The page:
Case Note: In re Marriage of Washburn

In the case of In re Marriage of Washburn, the Washington Supreme Court limited a supporting spouse’s dissolution award to reimbursement and rehabilitation for her contributions made toward the attainment of a professional degree. Applying the Marital Dissolution Act of 1973, an eight-member majority held that when one spouse supports the other through professional school in the mutual expectation of future financial benefit, but divorce intervenes before the benefit can be realized, that circumstance is a relevant factor a trial court must consider when dividing property and awarding maintenance. The Washburn court relied upon the broad requirement of fairness under the dissolution act but refused to extend that requirement to include the supporting spouse’s expectation of enhanced lifestyle which a professional degree represents. This note analyzes the Washburn decision in light of comparative approaches taken by other jurisdictions and suggests that fairness requires the adoption of the marital asset approach. Washburn was a consolidation of two cases, In re Marriage of Washburn, and In re Marriage of Gillette. In the Washburn case, Mrs. Washburn worked full time to support her husband while he attended veterinary school.” Less than two years after Mr. Washburn began practice as a veterinarian the marriage was dissolved.  The trial court divided the community property equally and denied Mrs. Washburn’s request for maintenance.”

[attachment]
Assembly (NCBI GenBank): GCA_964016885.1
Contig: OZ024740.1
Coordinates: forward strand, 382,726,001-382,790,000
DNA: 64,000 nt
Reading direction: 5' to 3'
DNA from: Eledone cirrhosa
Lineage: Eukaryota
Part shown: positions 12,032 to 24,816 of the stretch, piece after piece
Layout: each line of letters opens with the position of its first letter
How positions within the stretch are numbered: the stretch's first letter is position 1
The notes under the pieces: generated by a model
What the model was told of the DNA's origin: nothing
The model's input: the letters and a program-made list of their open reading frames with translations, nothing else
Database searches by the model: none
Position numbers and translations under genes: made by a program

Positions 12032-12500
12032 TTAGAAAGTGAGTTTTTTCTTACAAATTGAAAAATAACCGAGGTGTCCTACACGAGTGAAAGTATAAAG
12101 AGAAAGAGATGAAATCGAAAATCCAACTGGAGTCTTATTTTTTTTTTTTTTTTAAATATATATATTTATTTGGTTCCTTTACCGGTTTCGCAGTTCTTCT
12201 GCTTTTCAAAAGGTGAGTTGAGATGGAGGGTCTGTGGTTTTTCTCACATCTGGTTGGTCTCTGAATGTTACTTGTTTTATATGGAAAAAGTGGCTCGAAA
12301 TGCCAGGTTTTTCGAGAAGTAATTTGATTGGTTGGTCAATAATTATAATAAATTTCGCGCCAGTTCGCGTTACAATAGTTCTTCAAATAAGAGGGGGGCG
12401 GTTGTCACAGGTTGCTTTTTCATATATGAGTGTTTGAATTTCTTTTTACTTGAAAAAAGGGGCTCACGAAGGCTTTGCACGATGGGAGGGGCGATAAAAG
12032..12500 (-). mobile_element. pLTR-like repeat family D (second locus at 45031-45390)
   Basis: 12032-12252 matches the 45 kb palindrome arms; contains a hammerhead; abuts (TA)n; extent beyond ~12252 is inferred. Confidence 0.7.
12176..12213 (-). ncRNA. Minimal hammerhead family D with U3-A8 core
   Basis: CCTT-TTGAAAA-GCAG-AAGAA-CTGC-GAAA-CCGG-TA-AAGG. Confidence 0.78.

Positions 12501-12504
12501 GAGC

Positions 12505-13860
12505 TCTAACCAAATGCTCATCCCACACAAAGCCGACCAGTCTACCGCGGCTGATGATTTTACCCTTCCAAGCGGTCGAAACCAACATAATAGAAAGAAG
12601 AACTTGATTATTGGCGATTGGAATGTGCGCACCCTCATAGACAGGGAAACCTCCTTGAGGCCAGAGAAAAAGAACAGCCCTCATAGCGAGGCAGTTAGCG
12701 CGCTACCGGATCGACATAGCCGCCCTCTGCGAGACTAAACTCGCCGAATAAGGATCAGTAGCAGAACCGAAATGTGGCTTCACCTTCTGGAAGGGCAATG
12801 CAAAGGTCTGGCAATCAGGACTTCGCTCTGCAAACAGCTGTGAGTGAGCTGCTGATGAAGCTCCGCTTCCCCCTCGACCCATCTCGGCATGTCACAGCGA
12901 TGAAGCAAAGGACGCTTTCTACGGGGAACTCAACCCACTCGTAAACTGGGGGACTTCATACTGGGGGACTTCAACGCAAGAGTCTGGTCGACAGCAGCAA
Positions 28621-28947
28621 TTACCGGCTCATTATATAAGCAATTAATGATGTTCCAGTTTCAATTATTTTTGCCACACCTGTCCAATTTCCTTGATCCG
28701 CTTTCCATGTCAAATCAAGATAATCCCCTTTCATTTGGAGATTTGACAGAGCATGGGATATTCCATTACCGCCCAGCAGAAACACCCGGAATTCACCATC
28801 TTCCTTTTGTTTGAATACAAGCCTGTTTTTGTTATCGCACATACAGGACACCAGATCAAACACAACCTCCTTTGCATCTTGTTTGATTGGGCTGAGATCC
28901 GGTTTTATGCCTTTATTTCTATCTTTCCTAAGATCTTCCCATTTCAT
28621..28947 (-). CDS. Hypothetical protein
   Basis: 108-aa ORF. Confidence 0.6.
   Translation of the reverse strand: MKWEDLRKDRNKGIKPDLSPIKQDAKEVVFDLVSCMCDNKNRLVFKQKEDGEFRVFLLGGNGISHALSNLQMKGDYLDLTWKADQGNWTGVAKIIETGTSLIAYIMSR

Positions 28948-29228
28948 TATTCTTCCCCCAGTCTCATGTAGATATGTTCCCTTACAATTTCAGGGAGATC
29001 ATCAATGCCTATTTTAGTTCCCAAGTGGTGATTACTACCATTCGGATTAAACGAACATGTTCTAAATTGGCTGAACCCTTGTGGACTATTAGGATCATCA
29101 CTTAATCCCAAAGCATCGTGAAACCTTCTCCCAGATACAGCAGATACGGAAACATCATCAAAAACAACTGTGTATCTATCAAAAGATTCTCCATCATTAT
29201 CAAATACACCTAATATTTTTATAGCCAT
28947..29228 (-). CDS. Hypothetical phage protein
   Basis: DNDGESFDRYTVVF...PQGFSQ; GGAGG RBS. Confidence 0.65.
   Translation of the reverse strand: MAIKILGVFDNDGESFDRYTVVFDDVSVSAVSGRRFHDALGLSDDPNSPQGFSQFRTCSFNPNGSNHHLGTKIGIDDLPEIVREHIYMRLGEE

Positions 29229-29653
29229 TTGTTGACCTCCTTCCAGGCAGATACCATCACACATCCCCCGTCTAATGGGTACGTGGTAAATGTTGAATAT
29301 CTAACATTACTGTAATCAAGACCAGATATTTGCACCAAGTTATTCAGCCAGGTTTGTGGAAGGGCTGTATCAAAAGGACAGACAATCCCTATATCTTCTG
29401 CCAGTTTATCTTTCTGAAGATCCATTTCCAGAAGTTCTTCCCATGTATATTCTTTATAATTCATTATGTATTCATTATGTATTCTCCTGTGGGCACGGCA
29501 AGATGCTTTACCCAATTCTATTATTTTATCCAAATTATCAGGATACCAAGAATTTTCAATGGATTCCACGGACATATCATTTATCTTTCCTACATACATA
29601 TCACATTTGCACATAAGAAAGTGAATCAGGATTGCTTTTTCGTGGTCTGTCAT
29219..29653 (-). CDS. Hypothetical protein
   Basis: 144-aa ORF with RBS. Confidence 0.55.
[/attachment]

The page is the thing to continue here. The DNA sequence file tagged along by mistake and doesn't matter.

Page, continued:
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Shawn B . Jensen, Case Note: In re Marriage of Washburn, 19 Gonz. L. Rev. 749 (1984).

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